Will rising wages offset the impact of rising mortgage rates?
As mortgage interest rates go up, affordability declines. Only rising wages can offset the effect of rising mortgage rates. Will it be enough?
When mortgage interest rates finally begin to rise up to historic norms, a move anticipated by nearly everyone, home affordability will suffer because borrowers will need to spend more money to pay their mortgages. Since most borrowers maximize their loan amounts, the only way to overcome the problem of rising mortgage rates is for borrowers to make more money. With high unemployment and low labor participation rates, employers don’t need to increase pay to fill new jobs, and employees lack the leverage to force employers to pay more.
But what if rising interest rates across the lending spectrum causes wages to rise? Will rising interest rates finally cull unproductive businesses from the economy and allow the best and most productive workers to demand pay increases? Will rising rates actually have the opposite effect of what many believe and actually cause incomes to rise?
By Andrew Lilico Economics Last updated: August 4th, 2014
The Bank of England’s Monetary Policy Committee is to consider an interest rate rise again this week. One thing for it to bear in mind will be the very poor real wage growth over the past few years. From 2008 to 2013, though consumer prices rose by about 16 per cent, annual earnings rose by only about 7 per cent and hourly earnings by about 10 per cent. This fed political discussions about a “cost of living” crisis: the idea that the recovery has been “for the few, not the many”.
Apparently, Great Britain is facing the same issues we are. Wages are growing more slowly than expenses are increasing, so the standard of living of the middle and lower classes is declining.
And it has fuelled the idea that households are only just managing to hang on, and service their debts without mass defaulting, because very low interest rates have meant very low mortgage repayments – hence the fear that any rise might tip households over the edge.
There is a very real risk that rising interest rates will push marginal households into default. It’s one reason interest rates will probably remain low for longer than most people think.
This may happen to some extent, and, frankly, if households have not taken advantage of five years of near-zero interest rates to adjust their consumption down and repay much of their debts, there’s little more that can be done to help them.
I get the sense that most Ponzis put their Ponzi schemes on hold and weathered the storm, hoping they can restart their profligate spending with lender cash again someday. The usual purging of Ponzi schemes associated with recessions didn’t occur. Those Ponzis with significant debts on credit cards or in ARM mortgages will be purged as interest rates go up, but it will be spread out over time so lenders can more easily absorb the losses.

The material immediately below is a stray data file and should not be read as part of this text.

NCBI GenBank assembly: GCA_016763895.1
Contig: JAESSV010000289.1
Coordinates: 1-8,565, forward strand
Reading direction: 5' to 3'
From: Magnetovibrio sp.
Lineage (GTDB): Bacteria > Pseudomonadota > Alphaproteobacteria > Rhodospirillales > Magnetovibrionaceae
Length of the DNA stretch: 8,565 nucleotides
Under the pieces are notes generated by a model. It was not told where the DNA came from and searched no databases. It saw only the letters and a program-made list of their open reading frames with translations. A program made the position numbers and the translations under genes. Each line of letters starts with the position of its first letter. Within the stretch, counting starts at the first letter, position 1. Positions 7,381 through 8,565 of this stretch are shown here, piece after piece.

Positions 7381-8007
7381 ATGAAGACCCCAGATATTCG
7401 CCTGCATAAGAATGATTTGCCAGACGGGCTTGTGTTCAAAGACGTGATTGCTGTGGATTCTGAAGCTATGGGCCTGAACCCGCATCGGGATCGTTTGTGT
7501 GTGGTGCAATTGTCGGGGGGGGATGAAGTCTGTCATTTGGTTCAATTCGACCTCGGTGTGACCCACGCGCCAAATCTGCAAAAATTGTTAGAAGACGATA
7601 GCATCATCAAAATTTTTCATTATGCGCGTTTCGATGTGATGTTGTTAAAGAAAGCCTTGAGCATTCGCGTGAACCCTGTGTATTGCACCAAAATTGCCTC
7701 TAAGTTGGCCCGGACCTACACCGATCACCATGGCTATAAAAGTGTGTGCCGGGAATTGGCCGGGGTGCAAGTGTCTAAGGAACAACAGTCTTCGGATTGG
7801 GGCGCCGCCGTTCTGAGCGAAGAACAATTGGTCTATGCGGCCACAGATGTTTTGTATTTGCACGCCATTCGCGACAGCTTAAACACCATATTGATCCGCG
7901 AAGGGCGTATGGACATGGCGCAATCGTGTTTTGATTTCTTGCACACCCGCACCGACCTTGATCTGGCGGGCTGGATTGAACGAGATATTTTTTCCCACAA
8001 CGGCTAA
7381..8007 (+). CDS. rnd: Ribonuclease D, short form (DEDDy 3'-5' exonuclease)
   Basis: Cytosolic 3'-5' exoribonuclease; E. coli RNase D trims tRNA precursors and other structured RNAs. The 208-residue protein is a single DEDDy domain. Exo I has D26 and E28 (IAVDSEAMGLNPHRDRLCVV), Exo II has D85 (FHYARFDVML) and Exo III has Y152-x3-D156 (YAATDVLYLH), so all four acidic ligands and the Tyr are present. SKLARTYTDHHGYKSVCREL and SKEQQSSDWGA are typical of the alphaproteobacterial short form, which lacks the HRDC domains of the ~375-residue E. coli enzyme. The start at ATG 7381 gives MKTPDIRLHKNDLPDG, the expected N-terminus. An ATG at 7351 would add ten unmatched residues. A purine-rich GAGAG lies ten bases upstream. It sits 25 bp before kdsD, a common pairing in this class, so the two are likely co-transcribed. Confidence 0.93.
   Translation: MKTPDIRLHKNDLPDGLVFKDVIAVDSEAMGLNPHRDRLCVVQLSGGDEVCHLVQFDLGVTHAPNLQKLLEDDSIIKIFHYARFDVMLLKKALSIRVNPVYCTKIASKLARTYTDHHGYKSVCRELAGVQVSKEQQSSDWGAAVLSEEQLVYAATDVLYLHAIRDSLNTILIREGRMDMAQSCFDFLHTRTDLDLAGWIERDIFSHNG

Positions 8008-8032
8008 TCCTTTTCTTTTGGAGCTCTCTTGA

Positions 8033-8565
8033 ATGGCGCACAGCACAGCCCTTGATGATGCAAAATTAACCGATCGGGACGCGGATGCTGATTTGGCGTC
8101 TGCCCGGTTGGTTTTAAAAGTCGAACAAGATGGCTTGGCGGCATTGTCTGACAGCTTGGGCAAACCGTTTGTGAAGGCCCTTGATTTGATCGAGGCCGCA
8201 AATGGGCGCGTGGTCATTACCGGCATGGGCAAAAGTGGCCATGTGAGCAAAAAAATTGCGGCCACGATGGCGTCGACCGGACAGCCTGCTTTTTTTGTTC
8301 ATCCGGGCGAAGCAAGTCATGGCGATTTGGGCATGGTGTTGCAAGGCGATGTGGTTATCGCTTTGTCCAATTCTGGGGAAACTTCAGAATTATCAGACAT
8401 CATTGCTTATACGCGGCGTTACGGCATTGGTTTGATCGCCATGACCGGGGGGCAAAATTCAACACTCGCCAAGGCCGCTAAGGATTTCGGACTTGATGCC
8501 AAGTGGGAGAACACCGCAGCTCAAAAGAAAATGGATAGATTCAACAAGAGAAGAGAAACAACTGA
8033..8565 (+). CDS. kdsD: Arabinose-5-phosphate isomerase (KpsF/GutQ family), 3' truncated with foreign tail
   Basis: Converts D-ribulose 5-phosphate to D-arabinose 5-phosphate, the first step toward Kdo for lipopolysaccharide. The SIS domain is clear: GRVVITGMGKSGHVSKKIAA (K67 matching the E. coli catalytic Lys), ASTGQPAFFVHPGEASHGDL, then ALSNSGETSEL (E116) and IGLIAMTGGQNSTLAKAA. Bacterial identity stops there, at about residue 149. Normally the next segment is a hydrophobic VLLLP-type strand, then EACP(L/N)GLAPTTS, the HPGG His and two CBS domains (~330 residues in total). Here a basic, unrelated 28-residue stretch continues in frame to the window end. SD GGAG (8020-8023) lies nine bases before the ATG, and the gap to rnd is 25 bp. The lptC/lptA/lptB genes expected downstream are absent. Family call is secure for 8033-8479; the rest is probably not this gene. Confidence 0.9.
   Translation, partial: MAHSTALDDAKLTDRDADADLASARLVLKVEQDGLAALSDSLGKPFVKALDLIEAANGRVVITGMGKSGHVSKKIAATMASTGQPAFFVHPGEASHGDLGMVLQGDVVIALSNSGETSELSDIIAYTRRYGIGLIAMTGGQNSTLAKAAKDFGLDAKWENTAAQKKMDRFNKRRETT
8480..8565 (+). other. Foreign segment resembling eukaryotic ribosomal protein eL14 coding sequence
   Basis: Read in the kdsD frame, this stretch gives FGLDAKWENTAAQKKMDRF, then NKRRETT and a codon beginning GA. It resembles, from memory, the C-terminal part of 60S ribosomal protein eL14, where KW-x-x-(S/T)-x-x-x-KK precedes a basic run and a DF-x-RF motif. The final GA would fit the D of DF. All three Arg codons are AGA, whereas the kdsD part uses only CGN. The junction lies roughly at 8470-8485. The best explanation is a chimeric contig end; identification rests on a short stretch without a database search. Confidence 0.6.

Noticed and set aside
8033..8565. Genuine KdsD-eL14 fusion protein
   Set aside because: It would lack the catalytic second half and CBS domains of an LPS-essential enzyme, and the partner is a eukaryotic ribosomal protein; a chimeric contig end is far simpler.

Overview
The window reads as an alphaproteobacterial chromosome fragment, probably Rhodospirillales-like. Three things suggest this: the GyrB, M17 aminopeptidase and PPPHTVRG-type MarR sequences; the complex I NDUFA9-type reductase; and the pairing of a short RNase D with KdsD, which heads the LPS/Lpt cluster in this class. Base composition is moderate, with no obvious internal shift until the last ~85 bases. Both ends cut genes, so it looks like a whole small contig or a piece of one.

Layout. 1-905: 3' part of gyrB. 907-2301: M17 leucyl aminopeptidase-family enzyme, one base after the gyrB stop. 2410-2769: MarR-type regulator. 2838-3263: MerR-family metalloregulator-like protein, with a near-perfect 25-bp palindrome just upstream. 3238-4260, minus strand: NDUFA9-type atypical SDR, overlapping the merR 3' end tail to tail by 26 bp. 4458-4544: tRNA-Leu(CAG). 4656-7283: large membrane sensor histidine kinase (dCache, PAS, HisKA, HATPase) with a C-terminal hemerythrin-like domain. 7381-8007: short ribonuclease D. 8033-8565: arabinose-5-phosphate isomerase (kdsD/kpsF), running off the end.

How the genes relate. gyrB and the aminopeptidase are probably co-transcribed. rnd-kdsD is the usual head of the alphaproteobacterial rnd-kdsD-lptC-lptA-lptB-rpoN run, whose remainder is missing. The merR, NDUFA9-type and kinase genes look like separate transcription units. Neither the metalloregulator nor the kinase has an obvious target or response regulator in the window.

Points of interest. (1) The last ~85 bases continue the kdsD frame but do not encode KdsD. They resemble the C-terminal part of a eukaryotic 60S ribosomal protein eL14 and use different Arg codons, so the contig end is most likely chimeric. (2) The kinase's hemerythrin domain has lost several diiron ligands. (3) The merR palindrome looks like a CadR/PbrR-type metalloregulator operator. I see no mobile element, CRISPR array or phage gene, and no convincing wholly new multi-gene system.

There’s only so long it can be considered moral for savers and renters and other prudent folk to suffer to help out the imprudent or unlucky.
Call me cynical, but I believe macro-economists focus on data and their complex models so they can ignore the moral implications of the micro-economic impact of their policies. How else can you explain the long-term immorality of diverting money from seniors on fixed income to bail out the banks over the last 6 years?
However, contrary to what one might expect, I suspect that interest rate rises may well be associated with real wage rises; the mass defaulting scenario might not come to pass, even if quite rapid rate rises eventually prove necessary. …
This is the scenario the federal reserve is counting on. It is possible that wage growth may outpace rising interest rates, allowing borrowers to pay off their debts, and allowing future home buyers to bid up prices despite higher rates; however, is this a likely scenario? Right now, there are few signs of robust wage growth; in fact, real wages are flat, and the economy continues to sputter.
A common way to think about the relationship between low real wage growth and low unemployment is that firms were willing to hire more workers because they were cheap. But a more interesting way to consider it, for our purposes, is to note that in recessions when large numbers of workers lose their jobs and large numbers of firms go bust, it is typically the least productive firms that go under and, in surviving firms, the least productive workers get fired. If a country has a high unemployment rate because such workers are fired, it will often experience a rise in average real wages as a result. That could happen without anyone receiving a pay rise at all – it’s simply a matter of the average rising because those workers at the bottom end drop out.
I haven’t seen this issue explored here in the US. Does a change in the composition of the workforce impact the reported wage figures? We’ve been creating larger number of low-paying and part-time jobs that may mask wage increases at the higher end. I can assure you wages in real estate are not going up.